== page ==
So, if I’m so terrible at Dark Souls, why do I keep playing? If I’m this bad at all video games, why to I keep buying new ones? There are two main reasons why – story and art design (not to be confused with graphics – the distinction is essential). No matter how badly your control scheme contorts my fingers, I will battle on to see the sights and hear what your NPCs have to tell me. I will squint through muddy textures and clipping to find the next revelation.
Dark Souls has both of these aspects in abundance. The fantastic enemy design, the grimdark landscapes, the majestic vistas that swept before me promising strange and exciting new locations. It’s utterly captivating to my mind, and I’m drawn to it like a moth to a greasy flame. Even though I’d barely seen any of the game, hi-res pictures have decorated my desktop background since. It is gorgeous.
The story is told carefully and expertly. There’s the opening video that tells you about an ancient battle between Light and Dark, but you will get more lore from examining a building or item than you will from character exposition or cutscenes. It works in a way that creates a living world, one that feels ancient, cursed, forgotten and dangerous.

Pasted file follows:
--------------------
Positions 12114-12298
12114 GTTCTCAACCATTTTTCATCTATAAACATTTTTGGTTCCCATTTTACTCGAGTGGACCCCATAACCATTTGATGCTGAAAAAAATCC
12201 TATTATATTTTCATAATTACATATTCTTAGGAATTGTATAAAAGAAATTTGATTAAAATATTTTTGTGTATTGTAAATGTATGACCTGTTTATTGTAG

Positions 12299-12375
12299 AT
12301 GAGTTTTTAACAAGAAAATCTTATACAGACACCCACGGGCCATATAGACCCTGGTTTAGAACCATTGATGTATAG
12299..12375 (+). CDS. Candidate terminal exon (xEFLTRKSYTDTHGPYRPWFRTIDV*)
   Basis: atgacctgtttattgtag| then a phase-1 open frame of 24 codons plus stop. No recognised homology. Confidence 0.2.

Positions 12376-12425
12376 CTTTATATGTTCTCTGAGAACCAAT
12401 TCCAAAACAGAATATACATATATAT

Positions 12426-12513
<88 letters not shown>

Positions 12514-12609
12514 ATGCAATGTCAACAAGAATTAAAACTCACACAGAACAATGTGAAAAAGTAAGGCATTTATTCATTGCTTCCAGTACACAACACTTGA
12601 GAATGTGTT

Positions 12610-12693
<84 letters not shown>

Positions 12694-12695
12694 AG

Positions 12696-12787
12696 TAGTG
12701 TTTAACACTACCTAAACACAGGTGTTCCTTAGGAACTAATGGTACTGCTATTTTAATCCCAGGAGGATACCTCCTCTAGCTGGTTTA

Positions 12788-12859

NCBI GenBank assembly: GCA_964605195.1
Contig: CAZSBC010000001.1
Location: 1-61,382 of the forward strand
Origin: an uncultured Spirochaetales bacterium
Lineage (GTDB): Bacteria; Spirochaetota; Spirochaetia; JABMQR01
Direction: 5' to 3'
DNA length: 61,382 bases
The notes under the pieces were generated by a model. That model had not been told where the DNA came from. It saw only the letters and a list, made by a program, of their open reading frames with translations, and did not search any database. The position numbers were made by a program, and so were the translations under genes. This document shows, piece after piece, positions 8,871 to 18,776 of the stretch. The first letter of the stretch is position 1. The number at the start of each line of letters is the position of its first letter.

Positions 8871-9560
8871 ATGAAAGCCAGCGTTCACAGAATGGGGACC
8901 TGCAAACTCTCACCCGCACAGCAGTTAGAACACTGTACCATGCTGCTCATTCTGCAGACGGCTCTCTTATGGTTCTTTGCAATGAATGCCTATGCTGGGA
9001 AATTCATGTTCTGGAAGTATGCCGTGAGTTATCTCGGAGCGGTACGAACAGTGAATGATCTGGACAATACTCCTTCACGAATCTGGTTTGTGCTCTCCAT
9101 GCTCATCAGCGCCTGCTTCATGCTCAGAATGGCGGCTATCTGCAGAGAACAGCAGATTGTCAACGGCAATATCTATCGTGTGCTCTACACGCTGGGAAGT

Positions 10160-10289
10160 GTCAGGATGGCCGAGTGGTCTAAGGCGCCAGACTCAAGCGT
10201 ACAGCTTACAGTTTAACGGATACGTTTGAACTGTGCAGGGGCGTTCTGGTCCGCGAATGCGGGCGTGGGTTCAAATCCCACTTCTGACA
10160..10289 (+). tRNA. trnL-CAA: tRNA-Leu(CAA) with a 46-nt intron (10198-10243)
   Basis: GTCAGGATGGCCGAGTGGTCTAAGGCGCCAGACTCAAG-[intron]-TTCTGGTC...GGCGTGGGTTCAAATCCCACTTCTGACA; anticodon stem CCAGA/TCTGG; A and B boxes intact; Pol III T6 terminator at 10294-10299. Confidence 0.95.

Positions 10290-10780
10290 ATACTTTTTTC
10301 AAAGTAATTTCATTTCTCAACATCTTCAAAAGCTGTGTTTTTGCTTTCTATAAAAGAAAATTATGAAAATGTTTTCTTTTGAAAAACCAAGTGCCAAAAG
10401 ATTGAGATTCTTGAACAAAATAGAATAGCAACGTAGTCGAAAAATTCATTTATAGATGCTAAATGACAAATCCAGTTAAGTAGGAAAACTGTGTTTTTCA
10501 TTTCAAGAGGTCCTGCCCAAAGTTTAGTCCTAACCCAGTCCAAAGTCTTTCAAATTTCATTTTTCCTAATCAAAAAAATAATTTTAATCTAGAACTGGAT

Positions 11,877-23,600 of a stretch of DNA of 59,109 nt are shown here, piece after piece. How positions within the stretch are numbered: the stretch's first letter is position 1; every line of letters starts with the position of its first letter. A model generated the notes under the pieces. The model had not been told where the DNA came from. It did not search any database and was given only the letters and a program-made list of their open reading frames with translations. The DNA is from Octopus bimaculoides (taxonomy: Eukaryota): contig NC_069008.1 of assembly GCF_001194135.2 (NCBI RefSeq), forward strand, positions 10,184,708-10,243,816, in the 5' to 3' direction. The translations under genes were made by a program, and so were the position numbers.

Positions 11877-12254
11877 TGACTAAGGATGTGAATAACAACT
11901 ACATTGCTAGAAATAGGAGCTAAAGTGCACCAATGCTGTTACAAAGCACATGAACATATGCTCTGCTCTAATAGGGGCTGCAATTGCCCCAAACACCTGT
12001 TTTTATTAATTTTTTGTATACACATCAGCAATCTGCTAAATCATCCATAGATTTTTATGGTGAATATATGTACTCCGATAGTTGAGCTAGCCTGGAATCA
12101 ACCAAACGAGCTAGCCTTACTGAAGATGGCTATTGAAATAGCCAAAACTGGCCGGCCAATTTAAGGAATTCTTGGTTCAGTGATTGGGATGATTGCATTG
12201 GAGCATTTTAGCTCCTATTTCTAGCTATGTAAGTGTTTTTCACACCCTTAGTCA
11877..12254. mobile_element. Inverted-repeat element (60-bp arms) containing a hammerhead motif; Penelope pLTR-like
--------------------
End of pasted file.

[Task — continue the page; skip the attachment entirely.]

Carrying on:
My problem was that all of this doesn’t exist at the start of Dark Souls. I’ve only just discovered all of these wonders. When you arrive on the scene, you get told to ring two bells. You then run through some medieval streets, followed by some sewers (complete with giant rats). That’s all you get for a long, long time.
That is why I couldn’t carry on with Dark Souls – there was nothing there for me, personally, to sink my teeth into. Or so I thought.
I’ve spent the last two weeks watching (the thoroughly excellent and highly-entertaining) MANvsGAME play Dark Souls 2. Having resigned myself to the realisation that I’ll never finish Dark Souls 1, I had no qualms in spoiling the sequel.
Watching MAN excitedly carve his way through Dranleic, I was confused. He was making all these links between the two games, and their predecessor Demon’s Souls. He described epic fights and secret lore and fantastical theories that seemed like they came from a completely different game than the zombie-bashing, sewer-running drudge which I gave up on.
It definitely sounded a lot more like a game I wanted to play.